I tell myself no.
No, I do not want to leave this cocoon of blankets and warmth and softness.
No. I’m not ready to rise and shine — or even to simply rise.
I want to dream some more dreams where life is all happy and good and people smile a lot, eat crazy amounts of pastries filled with whipped cream and still maintain Barbie Doll figures. I want to dream some more about warm places where love and joy and good news floats around on idyllic breezes that sigh little sighs of pure happiness.
The alarm jangles a warning into my fantasies.
“Get going, girl, the new day has arrived,” it says in alarm talk language.
Obediently, I get going. I’ve been awake for less than three minutes when I remember what I’m supposed to do next.
Exercise! Right! The benefits of exercise which seemed so clear the night before now escape me. I decide to simply imagine it is one of my good habits.
I have the habit of exercising, I mutter like a well-trained zombie, zipping up my coat and stumbling out the door.
One step, two steps, three steps, four. Wow! This is me. I’m doing it, I’m walking.
I trudge along, my footsteps creating little tufts of white in front of me.
Alberta in the morning. White on white. Alberta in the evening. Same, only darker.
This morning the temperature hovers between cold and really cold and the sky is weird; not black, not blue, but just kind of in-between.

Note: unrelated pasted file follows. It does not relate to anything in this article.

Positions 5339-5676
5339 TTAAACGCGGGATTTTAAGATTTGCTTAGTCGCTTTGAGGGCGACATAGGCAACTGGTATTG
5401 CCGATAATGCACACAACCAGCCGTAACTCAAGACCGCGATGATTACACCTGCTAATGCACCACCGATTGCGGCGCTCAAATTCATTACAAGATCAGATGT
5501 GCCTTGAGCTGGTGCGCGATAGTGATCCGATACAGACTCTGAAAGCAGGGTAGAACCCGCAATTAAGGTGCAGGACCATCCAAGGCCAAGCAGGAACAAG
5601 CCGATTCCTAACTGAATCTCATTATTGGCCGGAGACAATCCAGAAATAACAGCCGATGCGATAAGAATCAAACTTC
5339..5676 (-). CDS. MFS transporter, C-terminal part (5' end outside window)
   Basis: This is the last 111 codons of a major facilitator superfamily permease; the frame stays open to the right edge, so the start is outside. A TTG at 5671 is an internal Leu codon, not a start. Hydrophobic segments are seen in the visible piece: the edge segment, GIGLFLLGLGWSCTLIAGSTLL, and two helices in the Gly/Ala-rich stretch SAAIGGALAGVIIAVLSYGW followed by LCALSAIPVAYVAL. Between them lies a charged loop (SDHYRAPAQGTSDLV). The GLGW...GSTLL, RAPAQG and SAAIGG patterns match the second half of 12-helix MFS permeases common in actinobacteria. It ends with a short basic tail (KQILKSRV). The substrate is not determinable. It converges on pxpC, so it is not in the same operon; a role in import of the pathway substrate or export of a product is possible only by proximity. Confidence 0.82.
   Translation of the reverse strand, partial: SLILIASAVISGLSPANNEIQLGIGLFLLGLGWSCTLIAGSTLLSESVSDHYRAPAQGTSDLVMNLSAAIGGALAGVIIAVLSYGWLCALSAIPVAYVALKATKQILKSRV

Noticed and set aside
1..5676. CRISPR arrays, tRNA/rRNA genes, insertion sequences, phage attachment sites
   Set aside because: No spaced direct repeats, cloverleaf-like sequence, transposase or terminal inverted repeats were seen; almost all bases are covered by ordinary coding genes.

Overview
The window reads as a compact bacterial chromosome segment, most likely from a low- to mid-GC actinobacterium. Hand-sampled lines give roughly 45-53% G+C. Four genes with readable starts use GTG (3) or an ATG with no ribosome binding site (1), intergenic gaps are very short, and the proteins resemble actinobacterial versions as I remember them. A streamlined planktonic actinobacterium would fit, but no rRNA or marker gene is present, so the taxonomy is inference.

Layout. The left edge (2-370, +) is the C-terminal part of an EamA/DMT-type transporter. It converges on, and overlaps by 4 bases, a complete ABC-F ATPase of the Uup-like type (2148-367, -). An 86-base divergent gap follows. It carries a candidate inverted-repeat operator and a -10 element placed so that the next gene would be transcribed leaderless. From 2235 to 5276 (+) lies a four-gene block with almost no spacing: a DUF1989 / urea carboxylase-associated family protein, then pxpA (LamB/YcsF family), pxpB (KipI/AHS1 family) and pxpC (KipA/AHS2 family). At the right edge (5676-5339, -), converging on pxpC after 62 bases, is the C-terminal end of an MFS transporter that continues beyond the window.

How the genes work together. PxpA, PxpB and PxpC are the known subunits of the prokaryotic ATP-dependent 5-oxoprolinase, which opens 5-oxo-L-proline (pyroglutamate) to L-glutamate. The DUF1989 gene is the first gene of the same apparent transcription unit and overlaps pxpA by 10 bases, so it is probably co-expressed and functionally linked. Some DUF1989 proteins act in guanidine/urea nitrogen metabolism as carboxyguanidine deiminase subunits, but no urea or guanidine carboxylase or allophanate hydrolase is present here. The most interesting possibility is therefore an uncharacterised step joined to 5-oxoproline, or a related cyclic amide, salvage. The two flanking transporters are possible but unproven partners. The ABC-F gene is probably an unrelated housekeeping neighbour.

The weird blue light that tells me it is very early yet.
As I trudge along, head down, really cold hands thrust in pockets, I watch the snow come to life in the weird blue light, sparkling like a great many really expensive diamond rings. And the street lights illuminate everything, like stage lights in a magnificent, silent play.
I tell myself to become one with the landscape and I won’t be so cold. I imagine golf courses and being one with the ball.
I remember making two pars in a game. Okay, that would be a false memory, but, whatever, it certainly makes this walk seem more fun.
I walk some more, facing reality, cold and white. I am an Alberta girl, born and raised on this prairie soil, where winter white lasts a really, really long time.
I am a windshield scraper, snow shoveller, snowman maker, hat, mitt and scarf wearer, who went through her teenage years dressing really silly in little coats, no mitts and running shoes, who has since learned to defy fashion and dress in 14 layers and wear wool socks.
And because I am an Alberta girl, I know there are much better ways to wake up than to feel the sting of a thousand icicles against your face, which is what facing a north wind feels like.
And yet, I’m glad that at least in most mornings I lose the argument against myself and get my complaining self out the door and go walking.
I don’t miss it, then. The magic. The magic of the soft blue light of morning, the silhouettes of dark and still houses against the street lights and the hush that lies over everything.
And, for that very reason, on my last walk, after I had trudged my layered self back to my own yard, I cast a quick glance around, hoped no one was watching, and allowed myself to act much younger than my years.
And, later when my husband asked me who made the snow angel on our front yard, I said, “What snow angel?”
But when I left for work this morning I gave the angel a secret little smile.
And I swear, she smiled back.